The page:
Memorial University's library will be cancelling its subscription to thousands of academic journals in order to deal with a tight budget and increasing costs—a cut that faculty members say could seriously damage the university's credibility.
"I think it will be very, very bad for our reputation," said Scott Matthews, MUN political science professor.
"This is essentially gutting our ability to fulfill those core missions of teaching and research."
In January, the university will stop subscribing to roughly 2,500 journals across all fields of study. The cancelled journals will no longer be available on the university library's free online database.
MUN presently subscribes to approximately 80,000 journals in total.
'I think it will be very, very bad for our reputation.' - Scott Matthews, Political Science professor
Academic journals are the main resource for most faculty and student research. However, a weak Canadian dollar and rising subscription costs means the library can no longer stay within its $7.5-million journal budget.
Head librarian Lorraine Busby said MUN doesn't have the money to increase the library's funding.
"We really don't want to be doing this," said Busby.
"When there isn't the ability to add to your budget, tough choices have to be made."
Last week, the MUN library released a list of the journals it was considering cancelling and will be soliciting feedback from faculty over the next few days.
Matthews said faculty from across the university are shocked by the list and are now in "panic mode."
"It's sort of like saying, 'Well, the library needs to cut costs so let's just put the lights out,'" he said.
"It would certainly save money, but you would hardly have a library that was going to be of use to any people."
Journals 'last place' MUN should make cuts
Luke Ashworth, the head of MUN's political science department, agrees that a journal collection is the last place a university should be making cuts.
"They're crucial. In the overwhelming majority of academic subjects, journals are where the cutting edge research is," said Ashworth.
"Everyone is concerned about this and everyone is very sympathetic to all the different positions, including the very difficult position the library finds itself in."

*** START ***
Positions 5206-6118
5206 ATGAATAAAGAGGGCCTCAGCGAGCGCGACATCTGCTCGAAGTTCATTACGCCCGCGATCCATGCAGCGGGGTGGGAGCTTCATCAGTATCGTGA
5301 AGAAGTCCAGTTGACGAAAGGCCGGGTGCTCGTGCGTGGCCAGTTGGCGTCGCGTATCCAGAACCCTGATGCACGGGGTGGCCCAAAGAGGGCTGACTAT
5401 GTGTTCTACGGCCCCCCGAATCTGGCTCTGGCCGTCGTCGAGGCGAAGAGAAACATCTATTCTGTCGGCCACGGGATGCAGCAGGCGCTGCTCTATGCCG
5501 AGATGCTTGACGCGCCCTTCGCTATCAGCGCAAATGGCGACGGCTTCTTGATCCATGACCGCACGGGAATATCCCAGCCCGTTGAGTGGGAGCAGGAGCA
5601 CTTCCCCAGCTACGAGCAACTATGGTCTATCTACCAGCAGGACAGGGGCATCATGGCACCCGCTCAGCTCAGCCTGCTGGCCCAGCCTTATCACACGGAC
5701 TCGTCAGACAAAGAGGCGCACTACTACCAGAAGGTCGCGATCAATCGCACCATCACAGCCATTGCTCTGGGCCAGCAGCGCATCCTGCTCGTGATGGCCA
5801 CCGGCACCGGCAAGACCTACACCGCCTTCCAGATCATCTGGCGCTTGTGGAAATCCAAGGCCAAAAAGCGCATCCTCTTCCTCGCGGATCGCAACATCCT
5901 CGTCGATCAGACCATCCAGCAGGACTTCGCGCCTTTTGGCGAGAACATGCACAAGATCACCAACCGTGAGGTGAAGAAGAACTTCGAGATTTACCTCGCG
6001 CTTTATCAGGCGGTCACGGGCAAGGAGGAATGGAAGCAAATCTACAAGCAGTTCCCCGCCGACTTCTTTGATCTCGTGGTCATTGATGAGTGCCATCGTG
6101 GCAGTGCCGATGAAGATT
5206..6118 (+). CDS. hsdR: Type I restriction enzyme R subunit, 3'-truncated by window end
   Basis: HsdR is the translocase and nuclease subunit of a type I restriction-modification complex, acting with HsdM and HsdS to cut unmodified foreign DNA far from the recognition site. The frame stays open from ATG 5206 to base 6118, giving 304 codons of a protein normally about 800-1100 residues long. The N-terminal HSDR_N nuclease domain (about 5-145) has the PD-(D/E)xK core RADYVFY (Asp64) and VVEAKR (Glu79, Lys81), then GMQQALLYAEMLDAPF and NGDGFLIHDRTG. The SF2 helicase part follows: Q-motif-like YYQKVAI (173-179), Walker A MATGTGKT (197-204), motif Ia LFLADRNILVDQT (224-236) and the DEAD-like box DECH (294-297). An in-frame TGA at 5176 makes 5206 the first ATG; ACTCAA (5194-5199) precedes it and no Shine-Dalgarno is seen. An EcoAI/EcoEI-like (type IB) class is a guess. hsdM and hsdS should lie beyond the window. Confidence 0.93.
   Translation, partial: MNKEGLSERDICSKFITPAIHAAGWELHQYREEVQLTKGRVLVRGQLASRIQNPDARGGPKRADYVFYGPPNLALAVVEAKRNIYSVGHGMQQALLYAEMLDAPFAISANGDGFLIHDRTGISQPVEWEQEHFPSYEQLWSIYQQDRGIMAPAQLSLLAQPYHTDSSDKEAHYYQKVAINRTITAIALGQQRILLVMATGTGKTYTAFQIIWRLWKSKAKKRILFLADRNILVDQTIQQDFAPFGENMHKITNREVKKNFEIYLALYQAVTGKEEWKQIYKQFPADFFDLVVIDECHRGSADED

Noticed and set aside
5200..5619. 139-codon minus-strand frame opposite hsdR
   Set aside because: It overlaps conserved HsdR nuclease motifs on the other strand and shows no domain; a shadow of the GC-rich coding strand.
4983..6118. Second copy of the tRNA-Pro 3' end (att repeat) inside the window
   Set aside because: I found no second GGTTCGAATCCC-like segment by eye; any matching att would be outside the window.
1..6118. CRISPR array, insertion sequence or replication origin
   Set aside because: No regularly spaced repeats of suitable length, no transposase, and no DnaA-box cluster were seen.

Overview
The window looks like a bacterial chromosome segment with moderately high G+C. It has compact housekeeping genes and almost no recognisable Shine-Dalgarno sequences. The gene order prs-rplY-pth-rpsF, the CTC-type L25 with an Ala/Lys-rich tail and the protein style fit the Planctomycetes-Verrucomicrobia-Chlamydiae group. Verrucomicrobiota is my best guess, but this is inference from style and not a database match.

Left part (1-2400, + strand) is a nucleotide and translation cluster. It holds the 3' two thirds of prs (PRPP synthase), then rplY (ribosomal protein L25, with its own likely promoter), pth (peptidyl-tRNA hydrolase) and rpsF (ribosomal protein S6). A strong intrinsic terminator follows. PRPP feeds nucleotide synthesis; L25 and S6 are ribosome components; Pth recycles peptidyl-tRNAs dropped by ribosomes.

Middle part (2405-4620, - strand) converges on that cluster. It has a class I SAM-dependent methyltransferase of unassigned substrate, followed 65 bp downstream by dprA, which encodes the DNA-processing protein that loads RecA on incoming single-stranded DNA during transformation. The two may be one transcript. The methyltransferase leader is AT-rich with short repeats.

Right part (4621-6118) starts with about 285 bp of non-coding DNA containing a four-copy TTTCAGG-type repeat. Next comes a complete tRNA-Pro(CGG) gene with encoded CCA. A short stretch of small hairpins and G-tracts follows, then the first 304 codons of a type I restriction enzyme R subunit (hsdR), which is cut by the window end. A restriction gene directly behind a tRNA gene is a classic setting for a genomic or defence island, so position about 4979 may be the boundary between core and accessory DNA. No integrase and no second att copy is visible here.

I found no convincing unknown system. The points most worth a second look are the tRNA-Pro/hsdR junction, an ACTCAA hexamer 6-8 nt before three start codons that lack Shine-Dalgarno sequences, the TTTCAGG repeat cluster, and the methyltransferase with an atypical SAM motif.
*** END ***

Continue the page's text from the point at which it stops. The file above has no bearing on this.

Meanwhile, Busby said the library is aiming to mainly discontinue journals that aren't heavily used, and have been analyzing user statistics in an attempt to minimize the impact on teaching and research.
"Senior administration is reviewing the situation to see where and how we might be able to continue the most valued journals," said Noreen Golfman, MUN provost and vice-president (academic), in a statement released on Tuesday.
However, Matthews said several of the journals up for potential cancellation are hugely important to him and his colleagues.
"These aren't obscure journals, these are the Time Magazines and Maclean's of our fields," he said.
"So having no access or substandard access to these is devastating."
Grad student recruitment may suffer
Master's student Steve Sutherland said that graduate students are also upset by the news. He believes that cutting access to so many journals will make the university less competitive in recruiting master's and PhD students.
"It's a deterrent to bringing students to the university for sure," he said.
"There's definitely a lot of worry amongst students who are in the middle of research or starting research projects because they don't know how they're going to be able to access all this up-to-date research."
'It's a deterrent to bringing students to the university for sure.' - Steve Sutherland, Master's student at MUN
Faculty and students will be able to access the cancelled journals through document delivery loans from other universities. However, this process often takes two to three days to complete.
Profs question consultation process
The library has done consultations on the journal cuts over the past few months, but faculty and students say the process has not been very visible. Faculty members did not know which journals would be cancelled until the list was released last week.
"Here we are just a few weeks away from when these cuts will take effect and we're really, a lot of us, caught off guard and not really sure what's in store for our research and for our students," said Matthews.
"It's really a combination of anxiety and just disbelief that we're in this situation."
Based on an interview with MUN's head librarian, a previous version of this story reported MUN would be maintaining 1,500 journal subscriptions. Late Tuesday afternoon, Memorial University confirmed that it currently subscribes to 80,000 journals.Dec 08, 2015 4:02 PM NT